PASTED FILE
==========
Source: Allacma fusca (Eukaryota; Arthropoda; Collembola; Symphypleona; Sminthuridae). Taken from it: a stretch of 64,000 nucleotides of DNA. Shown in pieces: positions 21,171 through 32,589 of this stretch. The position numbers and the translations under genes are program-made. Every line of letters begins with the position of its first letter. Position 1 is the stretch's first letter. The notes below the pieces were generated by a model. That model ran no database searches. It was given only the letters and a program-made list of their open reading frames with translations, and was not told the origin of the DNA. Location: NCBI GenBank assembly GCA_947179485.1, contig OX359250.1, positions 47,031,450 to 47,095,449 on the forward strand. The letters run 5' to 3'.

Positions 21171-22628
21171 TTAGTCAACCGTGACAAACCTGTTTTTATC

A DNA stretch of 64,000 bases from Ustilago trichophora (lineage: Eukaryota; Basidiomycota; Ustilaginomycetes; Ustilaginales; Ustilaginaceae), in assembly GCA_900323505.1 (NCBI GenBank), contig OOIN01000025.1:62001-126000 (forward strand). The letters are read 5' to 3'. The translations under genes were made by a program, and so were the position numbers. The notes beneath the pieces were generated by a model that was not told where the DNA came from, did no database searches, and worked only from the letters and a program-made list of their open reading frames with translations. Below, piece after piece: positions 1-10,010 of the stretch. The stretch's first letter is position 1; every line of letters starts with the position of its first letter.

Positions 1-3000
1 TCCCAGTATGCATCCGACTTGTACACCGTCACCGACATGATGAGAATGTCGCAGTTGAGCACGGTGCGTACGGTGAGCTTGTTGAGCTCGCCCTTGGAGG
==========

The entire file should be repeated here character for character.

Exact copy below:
Source: Allacma fusca (Eukaryota; Arthropoda; Collembola; Symphypleona; Sminthuridae). Taken from it: a stretch of 64,000 nucleotides of DNA. Shown in pieces: positions 21,171 through 32,589 of this stretch. The position numbers and the translations under genes are program-made. Every line of letters begins with the position of its first letter. Position 1 is the stretch's first letter. The notes below the pieces were generated by a model. That model ran no database searches. It was given only the letters and a program-made list of their open reading frames with translations, and was not told the origin of the DNA. Location: NCBI GenBank assembly GCA_947179485.1, contig OX359250.1, positions 47,031,450 to 47,095,449 on the forward strand. The letters run 5' to 3'.

Positions 21171-22628
21171 TTAGTCAACCGTGACAAACCTGTTTTTATC

A DNA stretch of 64,000 bases from Ustilago trichophora (lineage: Eukaryota; Basidiomycota; Ustilaginomycetes; Ustilaginales; Ustilaginaceae), in assembly GCA_900323505.1 (NCBI GenBank), contig OOIN01000025.1:62001-126000 (forward strand). The letters are read 5' to 3'. The translations under genes were made by a program, and so were the position numbers. The notes beneath the pieces were generated by a model that was not told where the DNA came from, did no database searches, and worked only from the letters and a program-made list of their open reading frames with translations. Below, piece after piece: positions 1-10,010 of the stretch. The stretch's first letter is position 1; every line of letters starts with the position of its first letter.

Positions 1-3000
1 TCCCAGTATGCATCCGACTTGTACACCGTCACCGACATGATGAGAATGTCGCAGTTGAGCACGGTGCGTACGGTGAGCTTGTTGAGCTCGCCCTTGGAGG